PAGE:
In Demand: Why Demi Lovato and Gojira Love Propeller

Billboard Music

In 2015, he decided to launch a new platform called Propeller. But in order to get it up and running, he first had to convince Incubus to run a campaign on a site that didn’t yet exist, to which they quickly agreed. Through the site, Incubus gave away VIP meet-and-greet packages for every date of its upcoming tour with alt-metal peers Deftones — as well as a 10-day trip from Death Valley to San Francisco, where a lucky fan would meet the band.

“We had about 30 days before the campaigns started to build the website, pull all the nonprofit partners and put together all the prizes for it — and we pulled it off,” recalls Deroche.

After the successful soft launch, he hit pause and officially launched the company at the top of 2016. With the motto of “Take action. Get points. Earn rewards,” Propeller incentivizes fans to become activists, while collecting points that they can later cash in for exclusive prizes — from platinum passes to Bonnaroo to a Fender Noventa Stratocaster guitar hand drawn and designed by Lights.

Through the pandemic, when IRL meet-and-greets at tour stops and festival passes were no longer an option, Propeller pivoted to virtual experiences. He says the results of one collaboration in particular, with indie-pop band Peach Pit, shocked him. “At the time, we were starting to run a lot of other virtual experiences with bands that were headliners at festivals where Peach Pit might be pretty low on the bill — and Peach Pit blew the doors off in terms of how many people they got to participate and how well the campaign went,” says Deroche. “That opened our eyes that it’s not always the biggest name, it’s about who really has a true bond with their fans. Even if it’s a smaller universe of fans.”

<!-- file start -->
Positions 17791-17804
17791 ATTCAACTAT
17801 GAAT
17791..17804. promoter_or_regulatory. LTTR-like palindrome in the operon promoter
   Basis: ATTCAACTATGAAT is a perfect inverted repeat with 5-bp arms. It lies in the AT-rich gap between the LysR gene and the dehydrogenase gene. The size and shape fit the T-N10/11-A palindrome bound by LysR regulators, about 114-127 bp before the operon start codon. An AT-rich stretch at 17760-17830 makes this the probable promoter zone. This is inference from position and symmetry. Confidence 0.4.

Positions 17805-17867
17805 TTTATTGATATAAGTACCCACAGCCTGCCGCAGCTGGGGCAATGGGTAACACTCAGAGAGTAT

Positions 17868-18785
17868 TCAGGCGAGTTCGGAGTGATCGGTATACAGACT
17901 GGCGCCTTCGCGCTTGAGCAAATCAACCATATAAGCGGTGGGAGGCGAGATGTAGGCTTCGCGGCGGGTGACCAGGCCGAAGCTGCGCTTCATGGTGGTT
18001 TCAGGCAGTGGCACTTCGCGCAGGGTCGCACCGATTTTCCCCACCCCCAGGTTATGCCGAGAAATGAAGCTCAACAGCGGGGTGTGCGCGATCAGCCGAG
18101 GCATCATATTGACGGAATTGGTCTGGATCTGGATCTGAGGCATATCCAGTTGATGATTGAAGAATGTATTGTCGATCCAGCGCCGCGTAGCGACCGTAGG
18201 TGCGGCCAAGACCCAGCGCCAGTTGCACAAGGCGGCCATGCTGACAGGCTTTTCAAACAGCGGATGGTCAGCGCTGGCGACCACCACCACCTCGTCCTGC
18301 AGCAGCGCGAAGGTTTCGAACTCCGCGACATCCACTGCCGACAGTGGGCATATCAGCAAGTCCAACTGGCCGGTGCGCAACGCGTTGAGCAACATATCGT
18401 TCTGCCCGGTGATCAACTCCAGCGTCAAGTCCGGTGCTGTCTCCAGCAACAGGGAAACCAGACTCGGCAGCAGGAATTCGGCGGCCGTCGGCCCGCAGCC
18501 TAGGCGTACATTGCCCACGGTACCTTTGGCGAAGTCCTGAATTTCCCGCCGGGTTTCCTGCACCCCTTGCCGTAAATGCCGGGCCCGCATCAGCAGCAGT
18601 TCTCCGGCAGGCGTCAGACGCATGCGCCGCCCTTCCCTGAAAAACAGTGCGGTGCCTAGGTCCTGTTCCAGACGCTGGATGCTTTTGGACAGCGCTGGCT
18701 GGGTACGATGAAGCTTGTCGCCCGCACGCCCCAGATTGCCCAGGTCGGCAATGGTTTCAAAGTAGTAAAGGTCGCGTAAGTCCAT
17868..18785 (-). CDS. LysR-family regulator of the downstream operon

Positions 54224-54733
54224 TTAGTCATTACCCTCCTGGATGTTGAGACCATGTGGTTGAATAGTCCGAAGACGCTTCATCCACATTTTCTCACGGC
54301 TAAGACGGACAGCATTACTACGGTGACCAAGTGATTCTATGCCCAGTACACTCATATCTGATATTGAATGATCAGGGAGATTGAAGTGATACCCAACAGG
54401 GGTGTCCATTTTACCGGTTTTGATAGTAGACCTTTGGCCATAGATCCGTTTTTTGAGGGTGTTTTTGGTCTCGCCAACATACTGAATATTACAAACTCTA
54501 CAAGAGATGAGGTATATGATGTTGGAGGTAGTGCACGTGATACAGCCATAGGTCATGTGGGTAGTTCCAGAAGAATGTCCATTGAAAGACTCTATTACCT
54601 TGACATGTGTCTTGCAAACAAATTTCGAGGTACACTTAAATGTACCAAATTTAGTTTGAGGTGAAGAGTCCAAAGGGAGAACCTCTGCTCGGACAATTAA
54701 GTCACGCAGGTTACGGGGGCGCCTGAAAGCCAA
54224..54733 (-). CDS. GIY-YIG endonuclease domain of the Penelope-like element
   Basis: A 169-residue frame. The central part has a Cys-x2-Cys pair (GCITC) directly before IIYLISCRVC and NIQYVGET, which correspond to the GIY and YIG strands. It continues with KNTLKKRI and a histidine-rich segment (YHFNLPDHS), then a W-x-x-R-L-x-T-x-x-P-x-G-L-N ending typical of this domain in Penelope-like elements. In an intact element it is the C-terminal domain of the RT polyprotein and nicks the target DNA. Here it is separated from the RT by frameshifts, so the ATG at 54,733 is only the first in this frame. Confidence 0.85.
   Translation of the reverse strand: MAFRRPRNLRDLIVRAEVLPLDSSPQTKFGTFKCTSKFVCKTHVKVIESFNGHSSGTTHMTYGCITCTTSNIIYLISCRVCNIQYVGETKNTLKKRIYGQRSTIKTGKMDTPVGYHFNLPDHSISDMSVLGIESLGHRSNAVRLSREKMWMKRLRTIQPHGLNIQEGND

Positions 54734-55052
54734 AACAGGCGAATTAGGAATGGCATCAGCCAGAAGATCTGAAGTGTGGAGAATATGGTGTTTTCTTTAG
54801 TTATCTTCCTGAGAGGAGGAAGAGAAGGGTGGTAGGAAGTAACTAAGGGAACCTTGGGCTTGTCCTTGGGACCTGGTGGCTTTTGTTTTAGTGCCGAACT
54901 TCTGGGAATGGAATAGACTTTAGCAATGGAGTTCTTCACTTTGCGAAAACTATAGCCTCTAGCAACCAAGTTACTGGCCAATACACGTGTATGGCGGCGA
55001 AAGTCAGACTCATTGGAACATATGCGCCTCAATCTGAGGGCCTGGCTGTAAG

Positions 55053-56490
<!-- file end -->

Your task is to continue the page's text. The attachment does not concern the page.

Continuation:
Deroche says it’s a 50/50 split between artists pitching Propeller and the company seeking out talent to partner with, but no matter how a deal comes together, one thing remains a priority — that it’s a win-win for everyone involved. “We want to give people the opportunity to take action and get involved in different ways, because we really think that that’s how change is going to happen,” he says. “It’s the crux of what we do.”

Below, Deroche breaks down three of Propeller’s recent and significant campaigns.

Lil Dicky x Now Climate Action

Propeller has been working with the Natural Resources Defense Council for a few years now, and in 2021 decided to double down on its efforts by creating a climate initiative of its own called the Now Climate Action Campaign. “[We] went out to a bunch of different artists and festivals that we work with and asked them to be involved in this and to come up with these different prizes to inspire climate action,” says Deroche. Considering Propeller’s history with Lil Dicky, having worked on two campaigns together previously, as well as the artist’s hit song “Earth” (which has over 317 million YouTube views), the pairing here felt obvious.